Field experiments were conducted to determine the critical period for weed control (CPWC) in nongrafted ‘Amelia' and Amelia grafted onto ‘Maxifort' tomato rootstock grown in plasticulture. The establishment treatments (EST) consisted of two seedlings each of common purslane, large crabgrass, and yellow nutsedge transplanted at 1, 2, 3, 4, 5, 6, and 12 wk after tomato transplanting (WAT) and remained until tomato harvest to simulate weeds emerging at different times. The removal treatments (REM) consisted of the same weeds transplanted on the day of tomato transplanting and removed at 2, 3, 4, 5, 6, 8, and 12 WAT to simulate weeds controlled at different times. The beginning and end of the CPWC, based on a 5% yield loss of marketable tomato, was determined by fitting log-logistic and Gompertz models to the relative yield data representing REM and EST, respectively. In both grafted and nongrafted tomato, plant aboveground dry biomass increased as establishment of weeds was delayed and tomato plant biomass decreased when removal of weeds was delayed. For a given time of weed removal and establishment, grafted tomato plants produced higher biomass than nongrafted. The delay in establishment and removal of weeds resulted in weed biomass decrease and increase of the same magnitude, respectively, regardless of transplant type. The predicted CPWC was from 2.2 to 4.5 WAT in grafted tomato and from 3.3 to 5.8 WAT in nongrafted tomato. The length (2.3 or 2.5 wk) of the CPWC in fresh market tomato was not affected by grafting; however, the CPWC management began and ended 1 wk earlier in grafted tomato than in nongrafted tomato.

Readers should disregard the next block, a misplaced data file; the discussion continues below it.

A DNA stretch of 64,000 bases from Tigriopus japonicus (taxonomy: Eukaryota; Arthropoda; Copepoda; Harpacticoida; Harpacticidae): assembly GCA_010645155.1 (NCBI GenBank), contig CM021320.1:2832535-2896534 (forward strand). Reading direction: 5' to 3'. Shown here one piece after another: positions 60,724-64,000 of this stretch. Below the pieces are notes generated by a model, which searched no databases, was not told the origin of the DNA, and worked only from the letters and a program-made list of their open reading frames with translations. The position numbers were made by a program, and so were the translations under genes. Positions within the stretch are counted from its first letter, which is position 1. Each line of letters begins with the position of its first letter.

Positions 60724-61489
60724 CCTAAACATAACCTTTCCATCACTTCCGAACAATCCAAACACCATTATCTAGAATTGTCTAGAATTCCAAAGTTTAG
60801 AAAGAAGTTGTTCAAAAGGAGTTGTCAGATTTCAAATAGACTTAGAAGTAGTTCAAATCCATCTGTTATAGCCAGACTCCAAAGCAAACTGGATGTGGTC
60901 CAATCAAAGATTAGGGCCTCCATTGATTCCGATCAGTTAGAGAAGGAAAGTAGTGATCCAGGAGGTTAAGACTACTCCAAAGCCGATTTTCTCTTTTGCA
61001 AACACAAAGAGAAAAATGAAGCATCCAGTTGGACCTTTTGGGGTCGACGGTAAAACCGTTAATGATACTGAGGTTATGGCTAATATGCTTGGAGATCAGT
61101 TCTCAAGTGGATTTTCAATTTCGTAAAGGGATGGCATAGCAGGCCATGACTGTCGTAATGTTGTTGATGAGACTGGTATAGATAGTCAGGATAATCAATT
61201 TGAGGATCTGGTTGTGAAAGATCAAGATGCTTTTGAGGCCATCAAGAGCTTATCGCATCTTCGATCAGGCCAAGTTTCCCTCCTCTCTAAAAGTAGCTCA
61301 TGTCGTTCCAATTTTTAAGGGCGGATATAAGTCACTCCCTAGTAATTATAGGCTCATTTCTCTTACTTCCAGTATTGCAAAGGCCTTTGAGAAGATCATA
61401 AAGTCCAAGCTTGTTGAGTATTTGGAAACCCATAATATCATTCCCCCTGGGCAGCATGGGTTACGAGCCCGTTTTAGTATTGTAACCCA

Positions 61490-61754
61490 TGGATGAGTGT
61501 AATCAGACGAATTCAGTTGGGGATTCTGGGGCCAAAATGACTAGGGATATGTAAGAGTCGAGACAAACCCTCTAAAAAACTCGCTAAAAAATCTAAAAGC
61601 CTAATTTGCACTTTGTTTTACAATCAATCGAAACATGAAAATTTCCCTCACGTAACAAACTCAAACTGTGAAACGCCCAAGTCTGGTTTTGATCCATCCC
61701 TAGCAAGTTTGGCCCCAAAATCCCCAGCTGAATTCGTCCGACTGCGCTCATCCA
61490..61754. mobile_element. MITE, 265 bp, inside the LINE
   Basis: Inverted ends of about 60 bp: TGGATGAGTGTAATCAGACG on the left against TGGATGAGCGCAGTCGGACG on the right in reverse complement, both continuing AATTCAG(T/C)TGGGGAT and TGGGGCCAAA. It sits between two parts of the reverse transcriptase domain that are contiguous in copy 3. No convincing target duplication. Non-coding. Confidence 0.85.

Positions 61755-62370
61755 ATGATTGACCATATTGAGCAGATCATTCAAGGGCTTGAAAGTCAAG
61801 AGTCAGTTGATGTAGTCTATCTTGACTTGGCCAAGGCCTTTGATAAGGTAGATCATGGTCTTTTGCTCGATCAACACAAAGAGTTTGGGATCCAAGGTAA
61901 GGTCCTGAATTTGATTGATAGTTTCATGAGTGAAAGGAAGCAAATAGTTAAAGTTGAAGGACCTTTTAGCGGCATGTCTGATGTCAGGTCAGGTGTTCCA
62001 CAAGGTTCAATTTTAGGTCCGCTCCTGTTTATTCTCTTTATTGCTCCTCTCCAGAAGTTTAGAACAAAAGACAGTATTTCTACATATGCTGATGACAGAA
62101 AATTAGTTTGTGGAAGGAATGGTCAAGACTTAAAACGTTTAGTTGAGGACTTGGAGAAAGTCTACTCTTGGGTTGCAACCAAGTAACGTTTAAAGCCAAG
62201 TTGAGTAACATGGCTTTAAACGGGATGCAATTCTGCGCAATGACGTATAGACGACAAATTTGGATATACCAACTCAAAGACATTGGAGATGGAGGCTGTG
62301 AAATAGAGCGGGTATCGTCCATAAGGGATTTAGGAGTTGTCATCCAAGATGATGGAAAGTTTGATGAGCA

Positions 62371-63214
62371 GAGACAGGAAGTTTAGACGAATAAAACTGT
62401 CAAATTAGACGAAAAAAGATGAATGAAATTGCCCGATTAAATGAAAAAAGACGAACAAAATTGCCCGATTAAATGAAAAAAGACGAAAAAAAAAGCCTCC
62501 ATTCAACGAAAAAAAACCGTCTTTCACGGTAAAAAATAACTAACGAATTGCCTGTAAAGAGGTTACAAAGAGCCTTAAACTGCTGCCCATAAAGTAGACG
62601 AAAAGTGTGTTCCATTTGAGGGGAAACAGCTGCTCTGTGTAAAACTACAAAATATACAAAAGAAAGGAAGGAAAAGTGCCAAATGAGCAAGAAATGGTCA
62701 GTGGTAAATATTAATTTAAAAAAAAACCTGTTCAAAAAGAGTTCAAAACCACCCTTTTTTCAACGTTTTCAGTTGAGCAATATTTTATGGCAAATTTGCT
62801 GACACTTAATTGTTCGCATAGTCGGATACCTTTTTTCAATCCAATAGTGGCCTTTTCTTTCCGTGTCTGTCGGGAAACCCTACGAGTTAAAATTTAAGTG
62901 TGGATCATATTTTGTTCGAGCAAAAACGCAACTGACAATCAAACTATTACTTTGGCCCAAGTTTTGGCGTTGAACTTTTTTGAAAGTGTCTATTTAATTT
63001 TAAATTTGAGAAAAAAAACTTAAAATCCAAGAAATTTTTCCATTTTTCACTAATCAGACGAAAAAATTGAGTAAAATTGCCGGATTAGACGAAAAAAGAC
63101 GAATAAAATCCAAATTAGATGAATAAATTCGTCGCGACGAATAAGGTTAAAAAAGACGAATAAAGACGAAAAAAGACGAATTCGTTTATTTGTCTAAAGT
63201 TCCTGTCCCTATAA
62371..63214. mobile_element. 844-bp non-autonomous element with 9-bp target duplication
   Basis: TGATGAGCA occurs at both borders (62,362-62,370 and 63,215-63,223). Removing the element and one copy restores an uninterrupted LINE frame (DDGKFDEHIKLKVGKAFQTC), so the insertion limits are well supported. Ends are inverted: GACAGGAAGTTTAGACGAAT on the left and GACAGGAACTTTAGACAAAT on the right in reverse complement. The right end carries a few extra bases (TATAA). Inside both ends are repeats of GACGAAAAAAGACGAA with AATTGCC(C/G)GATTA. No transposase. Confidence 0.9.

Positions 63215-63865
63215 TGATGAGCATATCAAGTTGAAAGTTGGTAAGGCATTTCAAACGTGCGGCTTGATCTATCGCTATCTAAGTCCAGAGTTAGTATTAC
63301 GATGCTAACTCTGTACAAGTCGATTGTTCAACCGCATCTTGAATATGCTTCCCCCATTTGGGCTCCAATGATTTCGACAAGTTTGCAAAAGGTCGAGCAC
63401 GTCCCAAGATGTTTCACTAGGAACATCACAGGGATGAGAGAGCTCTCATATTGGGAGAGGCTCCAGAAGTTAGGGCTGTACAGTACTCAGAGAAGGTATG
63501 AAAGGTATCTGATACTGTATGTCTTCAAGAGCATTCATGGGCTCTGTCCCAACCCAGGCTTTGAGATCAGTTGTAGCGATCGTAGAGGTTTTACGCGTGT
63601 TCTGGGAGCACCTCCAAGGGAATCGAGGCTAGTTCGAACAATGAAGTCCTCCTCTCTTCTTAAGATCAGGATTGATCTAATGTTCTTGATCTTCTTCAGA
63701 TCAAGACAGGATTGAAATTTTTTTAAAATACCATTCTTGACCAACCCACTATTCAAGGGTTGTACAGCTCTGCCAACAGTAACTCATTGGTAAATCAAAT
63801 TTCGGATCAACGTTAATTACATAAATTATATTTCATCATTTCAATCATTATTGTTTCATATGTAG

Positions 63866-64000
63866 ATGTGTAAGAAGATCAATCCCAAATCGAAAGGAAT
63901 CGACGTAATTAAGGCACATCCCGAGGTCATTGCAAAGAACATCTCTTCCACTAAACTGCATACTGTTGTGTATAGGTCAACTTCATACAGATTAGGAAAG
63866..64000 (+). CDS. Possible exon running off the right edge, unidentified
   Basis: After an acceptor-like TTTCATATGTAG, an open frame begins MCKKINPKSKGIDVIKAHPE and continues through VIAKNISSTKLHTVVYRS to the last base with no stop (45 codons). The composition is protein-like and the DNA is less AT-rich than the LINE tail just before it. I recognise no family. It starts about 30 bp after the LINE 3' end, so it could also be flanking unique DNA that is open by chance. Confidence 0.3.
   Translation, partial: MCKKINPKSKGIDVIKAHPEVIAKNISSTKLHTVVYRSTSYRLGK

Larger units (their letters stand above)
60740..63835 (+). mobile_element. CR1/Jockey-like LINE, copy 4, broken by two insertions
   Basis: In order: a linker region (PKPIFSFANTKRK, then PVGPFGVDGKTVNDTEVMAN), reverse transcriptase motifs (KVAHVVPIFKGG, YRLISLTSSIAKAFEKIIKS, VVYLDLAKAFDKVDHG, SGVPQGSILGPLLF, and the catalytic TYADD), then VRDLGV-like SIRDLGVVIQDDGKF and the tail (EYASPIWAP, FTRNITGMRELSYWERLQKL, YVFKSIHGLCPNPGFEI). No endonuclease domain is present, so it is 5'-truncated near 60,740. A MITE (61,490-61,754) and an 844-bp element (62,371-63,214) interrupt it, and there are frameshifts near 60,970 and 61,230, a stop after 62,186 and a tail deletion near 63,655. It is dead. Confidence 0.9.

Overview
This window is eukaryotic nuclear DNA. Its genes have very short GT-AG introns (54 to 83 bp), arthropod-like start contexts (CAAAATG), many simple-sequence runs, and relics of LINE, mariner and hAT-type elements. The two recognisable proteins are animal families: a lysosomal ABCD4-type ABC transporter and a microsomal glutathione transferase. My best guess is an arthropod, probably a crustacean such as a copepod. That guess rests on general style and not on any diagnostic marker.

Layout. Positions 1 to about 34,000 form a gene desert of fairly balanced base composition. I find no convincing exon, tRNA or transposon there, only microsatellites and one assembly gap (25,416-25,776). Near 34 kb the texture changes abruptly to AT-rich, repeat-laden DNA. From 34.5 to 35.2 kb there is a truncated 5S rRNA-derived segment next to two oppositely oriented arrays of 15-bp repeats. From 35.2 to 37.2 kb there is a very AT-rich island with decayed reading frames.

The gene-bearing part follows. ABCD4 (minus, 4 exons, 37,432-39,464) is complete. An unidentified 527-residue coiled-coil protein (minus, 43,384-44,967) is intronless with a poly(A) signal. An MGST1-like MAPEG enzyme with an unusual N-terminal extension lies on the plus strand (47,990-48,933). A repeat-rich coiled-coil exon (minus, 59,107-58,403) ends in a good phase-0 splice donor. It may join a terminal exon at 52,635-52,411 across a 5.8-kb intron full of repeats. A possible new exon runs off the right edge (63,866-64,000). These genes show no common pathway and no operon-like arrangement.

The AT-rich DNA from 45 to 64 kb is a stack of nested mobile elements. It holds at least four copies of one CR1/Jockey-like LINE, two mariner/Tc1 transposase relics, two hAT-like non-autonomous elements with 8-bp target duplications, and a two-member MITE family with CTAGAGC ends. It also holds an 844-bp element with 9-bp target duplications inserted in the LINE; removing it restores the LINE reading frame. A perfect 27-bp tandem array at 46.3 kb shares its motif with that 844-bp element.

Nomenclature: Common purslane, Portulaca oleracea L.; large crabgrass, Digitaria sanguinalis (L.) Scop.; yellow nutsedge, Cyperus esculentus L.; tomato, Solanum lycopersicum L. ‘Amelia' and ‘Maxifort'.